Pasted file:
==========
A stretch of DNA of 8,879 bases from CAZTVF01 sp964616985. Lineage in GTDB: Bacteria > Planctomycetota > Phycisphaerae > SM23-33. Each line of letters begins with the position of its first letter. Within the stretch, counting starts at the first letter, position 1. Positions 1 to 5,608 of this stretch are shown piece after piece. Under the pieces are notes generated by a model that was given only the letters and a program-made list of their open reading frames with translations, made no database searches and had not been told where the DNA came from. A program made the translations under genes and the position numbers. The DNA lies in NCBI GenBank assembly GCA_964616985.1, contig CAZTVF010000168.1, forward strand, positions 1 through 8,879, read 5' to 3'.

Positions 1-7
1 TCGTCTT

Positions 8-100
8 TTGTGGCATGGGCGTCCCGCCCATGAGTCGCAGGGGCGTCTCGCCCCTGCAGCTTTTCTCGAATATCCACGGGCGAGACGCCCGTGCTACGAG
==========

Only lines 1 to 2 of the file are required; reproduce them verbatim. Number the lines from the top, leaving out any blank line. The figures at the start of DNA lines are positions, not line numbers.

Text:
A stretch of DNA of 8,879 bases from CAZTVF01 sp964616985. Lineage in GTDB: Bacteria > Planctomycetota > Phycisphaerae > SM23-33. Each line of letters begins with the position of its first letter. Within the stretch, counting starts at the first letter, position 1. Positions 1 to 5,608 of this stretch are shown piece after piece. Under the pieces are notes generated by a model that was given only the letters and a program-made list of their open reading frames with translations, made no database searches and had not been told where the DNA came from. A program made the translations under genes and the position numbers. The DNA lies in NCBI GenBank assembly GCA_964616985.1, contig CAZTVF010000168.1, forward strand, positions 1 through 8,879, read 5' to 3'.

Positions 1-7